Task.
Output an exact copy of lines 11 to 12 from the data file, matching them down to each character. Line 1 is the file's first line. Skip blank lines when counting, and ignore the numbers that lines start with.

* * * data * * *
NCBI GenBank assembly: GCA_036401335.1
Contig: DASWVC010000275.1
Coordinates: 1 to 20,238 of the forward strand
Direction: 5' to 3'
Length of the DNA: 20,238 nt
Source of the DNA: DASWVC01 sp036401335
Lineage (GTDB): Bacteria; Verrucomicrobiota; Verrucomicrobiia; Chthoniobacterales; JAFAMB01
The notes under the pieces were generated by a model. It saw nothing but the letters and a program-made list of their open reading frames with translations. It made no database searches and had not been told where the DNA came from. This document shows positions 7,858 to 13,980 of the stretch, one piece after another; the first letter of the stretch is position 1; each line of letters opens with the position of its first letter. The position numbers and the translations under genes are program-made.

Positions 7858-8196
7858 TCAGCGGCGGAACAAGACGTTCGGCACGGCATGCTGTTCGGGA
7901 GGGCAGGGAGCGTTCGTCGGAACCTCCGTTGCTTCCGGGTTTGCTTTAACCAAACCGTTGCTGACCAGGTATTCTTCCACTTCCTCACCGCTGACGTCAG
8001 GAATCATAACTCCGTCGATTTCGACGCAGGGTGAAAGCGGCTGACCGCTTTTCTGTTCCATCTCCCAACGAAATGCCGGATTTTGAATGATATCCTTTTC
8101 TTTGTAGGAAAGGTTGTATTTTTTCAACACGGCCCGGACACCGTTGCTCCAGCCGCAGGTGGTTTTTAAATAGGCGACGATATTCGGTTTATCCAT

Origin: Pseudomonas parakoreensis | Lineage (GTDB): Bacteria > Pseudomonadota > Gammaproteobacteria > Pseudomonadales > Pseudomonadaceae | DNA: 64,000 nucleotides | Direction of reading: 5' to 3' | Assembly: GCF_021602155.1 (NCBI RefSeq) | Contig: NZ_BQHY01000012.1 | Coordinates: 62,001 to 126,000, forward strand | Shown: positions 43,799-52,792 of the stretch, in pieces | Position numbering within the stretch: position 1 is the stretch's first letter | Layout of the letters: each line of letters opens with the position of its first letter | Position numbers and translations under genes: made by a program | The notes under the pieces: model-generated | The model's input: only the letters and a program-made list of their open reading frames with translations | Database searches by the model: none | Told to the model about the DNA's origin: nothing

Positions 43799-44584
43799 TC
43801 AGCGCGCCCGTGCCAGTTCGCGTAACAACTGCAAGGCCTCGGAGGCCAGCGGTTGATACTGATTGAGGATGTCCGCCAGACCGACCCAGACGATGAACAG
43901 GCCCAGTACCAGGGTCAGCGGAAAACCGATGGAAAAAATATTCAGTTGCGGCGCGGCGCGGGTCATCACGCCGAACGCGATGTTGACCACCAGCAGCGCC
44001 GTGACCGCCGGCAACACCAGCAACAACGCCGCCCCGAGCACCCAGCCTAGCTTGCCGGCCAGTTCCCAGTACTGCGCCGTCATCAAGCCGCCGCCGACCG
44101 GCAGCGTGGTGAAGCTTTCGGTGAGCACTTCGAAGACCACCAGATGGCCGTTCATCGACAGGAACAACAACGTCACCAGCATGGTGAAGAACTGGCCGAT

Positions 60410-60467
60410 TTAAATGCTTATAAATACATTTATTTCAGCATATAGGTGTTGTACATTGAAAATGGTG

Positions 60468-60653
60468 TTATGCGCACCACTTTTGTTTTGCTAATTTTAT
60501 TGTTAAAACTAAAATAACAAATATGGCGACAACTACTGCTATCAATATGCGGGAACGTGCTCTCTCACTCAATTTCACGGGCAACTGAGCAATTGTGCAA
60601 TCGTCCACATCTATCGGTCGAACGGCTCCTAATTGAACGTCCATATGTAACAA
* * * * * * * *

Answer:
7901 GGGCAGGGAGCGTTCGTCGGAACCTCCGTTGCTTCCGGGTTTGCTTTAACCAAACCGTTGCTGACCAGGTATTCTTCCACTTCCTCACCGCTGACGTCAG
8001 GAATCATAACTCCGTCGATTTCGACGCAGGGTGAAAGCGGCTGACCGCTTTTCTGTTCCATCTCCCAACGAAATGCCGGATTTTGAATGATATCCTTTTC